The trouble with always trying to preserve the health of the body is that it is so difficult to do without destroying the health of the mind. ~G.K. Chesterton
Despite the fact that the disease of obesity is spreading through our country like wildfire, our nation is still hooked on the idea of achieving optimal health. For goodness sake, just look around. In every drug store there are a plethora of shelves dedicated to a myriad of totally under-regulated tablets we know as vitamins. In every bookstore there are dozens if not hundreds of books dedicated to some bizarre diet that claim to get you back to that high school body of yours. Oh, and guess what’s on practically every single commercial nowadays? Yep, you got it right – it’s those ridiculous advertisements for companies like Nutrisystem and Medifast.
So you get the picture. Our nation is obsessed with the idea of being lean, mean muscle machines.
And to be honest, I was too . . . . and it all started when I was just in 3rd grade.
Third grade wasn’t easy. Now I am not talking about the academics, those were a piece of big fat chocolate cake. What I am talking about is the social aspect of school. At the time, I had just moved up here from about 20 miles away and though 20 miles doesn’t seem like a ton, it truly was quite an overwhelming adjustment for me. I had to go to a completely new church that was densely populated with elderly individuals. Plus I had to go to that damn school and try to build friendships from scratch.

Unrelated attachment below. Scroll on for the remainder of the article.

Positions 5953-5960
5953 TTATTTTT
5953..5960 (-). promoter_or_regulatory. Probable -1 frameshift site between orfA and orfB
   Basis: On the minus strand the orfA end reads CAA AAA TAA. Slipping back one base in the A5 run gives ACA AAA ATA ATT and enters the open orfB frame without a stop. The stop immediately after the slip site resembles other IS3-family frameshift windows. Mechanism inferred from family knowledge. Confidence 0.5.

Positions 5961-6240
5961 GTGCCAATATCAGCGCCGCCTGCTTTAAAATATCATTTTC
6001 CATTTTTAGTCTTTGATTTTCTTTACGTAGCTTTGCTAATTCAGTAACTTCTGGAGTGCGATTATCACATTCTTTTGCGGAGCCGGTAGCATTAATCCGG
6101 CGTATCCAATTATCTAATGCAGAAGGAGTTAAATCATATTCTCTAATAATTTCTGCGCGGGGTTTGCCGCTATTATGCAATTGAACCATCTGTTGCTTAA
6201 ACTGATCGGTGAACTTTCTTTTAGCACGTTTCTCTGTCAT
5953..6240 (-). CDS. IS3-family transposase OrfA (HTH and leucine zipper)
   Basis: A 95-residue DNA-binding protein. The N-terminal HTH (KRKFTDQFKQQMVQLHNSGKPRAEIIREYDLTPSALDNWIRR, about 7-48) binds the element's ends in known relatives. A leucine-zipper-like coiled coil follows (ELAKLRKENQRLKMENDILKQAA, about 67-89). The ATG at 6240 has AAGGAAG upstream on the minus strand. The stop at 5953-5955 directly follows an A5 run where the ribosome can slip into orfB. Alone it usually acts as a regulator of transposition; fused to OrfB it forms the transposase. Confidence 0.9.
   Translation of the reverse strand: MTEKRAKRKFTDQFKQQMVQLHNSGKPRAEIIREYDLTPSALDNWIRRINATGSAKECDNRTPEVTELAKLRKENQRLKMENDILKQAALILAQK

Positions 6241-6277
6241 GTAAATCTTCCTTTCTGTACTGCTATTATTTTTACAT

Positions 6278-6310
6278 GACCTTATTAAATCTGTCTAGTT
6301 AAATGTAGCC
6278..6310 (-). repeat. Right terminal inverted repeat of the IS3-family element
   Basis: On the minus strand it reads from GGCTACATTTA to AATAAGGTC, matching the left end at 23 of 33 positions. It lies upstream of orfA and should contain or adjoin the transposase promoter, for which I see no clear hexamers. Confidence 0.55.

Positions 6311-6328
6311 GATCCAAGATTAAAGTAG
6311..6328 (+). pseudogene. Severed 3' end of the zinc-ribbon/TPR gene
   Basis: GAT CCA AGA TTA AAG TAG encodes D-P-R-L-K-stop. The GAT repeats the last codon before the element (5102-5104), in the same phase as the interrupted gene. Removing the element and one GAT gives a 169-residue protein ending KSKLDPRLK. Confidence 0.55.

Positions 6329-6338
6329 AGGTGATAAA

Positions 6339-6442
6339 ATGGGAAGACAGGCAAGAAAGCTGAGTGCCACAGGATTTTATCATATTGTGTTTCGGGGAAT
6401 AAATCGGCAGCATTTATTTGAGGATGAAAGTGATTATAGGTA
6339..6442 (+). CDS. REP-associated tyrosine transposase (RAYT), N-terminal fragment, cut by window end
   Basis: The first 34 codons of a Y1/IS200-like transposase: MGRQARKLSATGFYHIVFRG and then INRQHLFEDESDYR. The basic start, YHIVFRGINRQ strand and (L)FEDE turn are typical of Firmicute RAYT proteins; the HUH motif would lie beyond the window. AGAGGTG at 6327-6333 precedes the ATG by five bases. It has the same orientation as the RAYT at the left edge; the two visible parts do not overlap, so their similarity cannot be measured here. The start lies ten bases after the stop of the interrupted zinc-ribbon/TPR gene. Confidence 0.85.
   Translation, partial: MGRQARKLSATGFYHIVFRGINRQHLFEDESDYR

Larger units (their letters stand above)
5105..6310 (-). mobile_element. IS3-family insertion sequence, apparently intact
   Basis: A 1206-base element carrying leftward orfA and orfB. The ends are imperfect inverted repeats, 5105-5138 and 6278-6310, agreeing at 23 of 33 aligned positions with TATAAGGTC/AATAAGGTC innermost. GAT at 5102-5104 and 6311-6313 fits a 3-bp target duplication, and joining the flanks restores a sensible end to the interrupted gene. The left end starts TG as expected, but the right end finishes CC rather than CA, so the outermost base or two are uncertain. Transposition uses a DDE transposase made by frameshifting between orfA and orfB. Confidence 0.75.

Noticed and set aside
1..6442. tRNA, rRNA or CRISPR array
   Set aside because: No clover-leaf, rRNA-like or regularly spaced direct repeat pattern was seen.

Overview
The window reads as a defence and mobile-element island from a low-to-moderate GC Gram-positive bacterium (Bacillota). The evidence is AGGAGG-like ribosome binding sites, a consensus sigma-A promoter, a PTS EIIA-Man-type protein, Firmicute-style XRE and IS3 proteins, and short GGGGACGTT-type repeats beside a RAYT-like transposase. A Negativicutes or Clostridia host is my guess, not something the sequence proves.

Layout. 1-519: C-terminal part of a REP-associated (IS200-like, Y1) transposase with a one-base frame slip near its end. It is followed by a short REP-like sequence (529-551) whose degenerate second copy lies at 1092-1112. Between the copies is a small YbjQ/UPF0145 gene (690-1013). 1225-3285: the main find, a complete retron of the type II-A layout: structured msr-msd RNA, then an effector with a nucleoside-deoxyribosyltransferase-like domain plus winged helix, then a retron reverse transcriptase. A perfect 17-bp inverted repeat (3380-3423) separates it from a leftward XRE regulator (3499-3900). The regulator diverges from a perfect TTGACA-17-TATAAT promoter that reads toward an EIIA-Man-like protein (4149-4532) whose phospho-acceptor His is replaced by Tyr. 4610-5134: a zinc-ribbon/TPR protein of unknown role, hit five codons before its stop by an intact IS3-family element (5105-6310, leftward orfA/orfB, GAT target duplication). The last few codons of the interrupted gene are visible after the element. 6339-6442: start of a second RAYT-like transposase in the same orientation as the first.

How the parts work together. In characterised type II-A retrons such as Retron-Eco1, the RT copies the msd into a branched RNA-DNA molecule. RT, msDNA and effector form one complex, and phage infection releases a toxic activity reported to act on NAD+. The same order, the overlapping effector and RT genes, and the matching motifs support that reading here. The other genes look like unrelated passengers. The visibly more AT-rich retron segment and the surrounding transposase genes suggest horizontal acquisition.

Through out the whole time I was trapped in 3rd grade, I tried with all my might to discover someone to confide in. I began to observe the other students as I sat quietly on a swing in the playground, trying to discover how I could change myself so I could fit in. After a week or so of strict observation, I discovered that every single one of the other students were healthy. They could run fast on the playground without their lungs burning due to lack of oxygen. They could play soccer like a bunch of little Olympians. But most importantly, they didn’t have an ounce of fat on them. In other words, every single one of those little third graders were thin and trim. I remember quite vividly that the moment my brain made the connection between thinness and popularity, I vowed that I had to find a way to become fit. Unfortunately, by making that vow, my future was changed forever. As you all probably know I ended up being taken hostage by Ed and eventually was admitted to a hellhole called Rogers Memorial Hospital.
So you all may be wondering what on earth any of this has to do with that quote by GK Chesterton up above. Well, I am going to ask you to stop for a second and think about it. . .
For me, by trying to be what I thought was healthy, my mental health began to slowly decline to the point where I soon became trapped in an anorexic mindset. That’s EXACTLY what the quote said would occur. Now, I am positive I am not the only one who’s mind was stolen by anorexia because they tried to be healthy. I am positive so many young girls, women, boys, and men all meant anorexia at the same time they tried to work-out more, eat more “nutritiously”, or lose what they thought would just be a few pounds.
So before I go, let me remind all of you that health does not just mean that your body is physically functioning at an optimal level, it also means the your mind and thoughts are functioning optimally as well. Unfortunately, as this quote warns, it is difficult to have both. But just because it is difficult, doesn’t mean it is not possible.